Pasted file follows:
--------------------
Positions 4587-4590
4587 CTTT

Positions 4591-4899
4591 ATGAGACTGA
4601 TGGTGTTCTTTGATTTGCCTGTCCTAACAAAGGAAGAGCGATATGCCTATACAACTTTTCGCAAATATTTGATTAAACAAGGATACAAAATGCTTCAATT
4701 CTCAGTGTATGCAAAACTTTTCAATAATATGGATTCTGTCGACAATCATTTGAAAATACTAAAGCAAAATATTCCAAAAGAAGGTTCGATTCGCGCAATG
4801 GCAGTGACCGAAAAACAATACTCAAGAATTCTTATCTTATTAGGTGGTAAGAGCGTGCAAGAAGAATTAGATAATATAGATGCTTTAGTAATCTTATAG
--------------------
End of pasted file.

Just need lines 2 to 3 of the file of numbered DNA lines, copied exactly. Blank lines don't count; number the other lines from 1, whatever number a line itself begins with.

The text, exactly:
4587 CTTT

Positions 4591-4899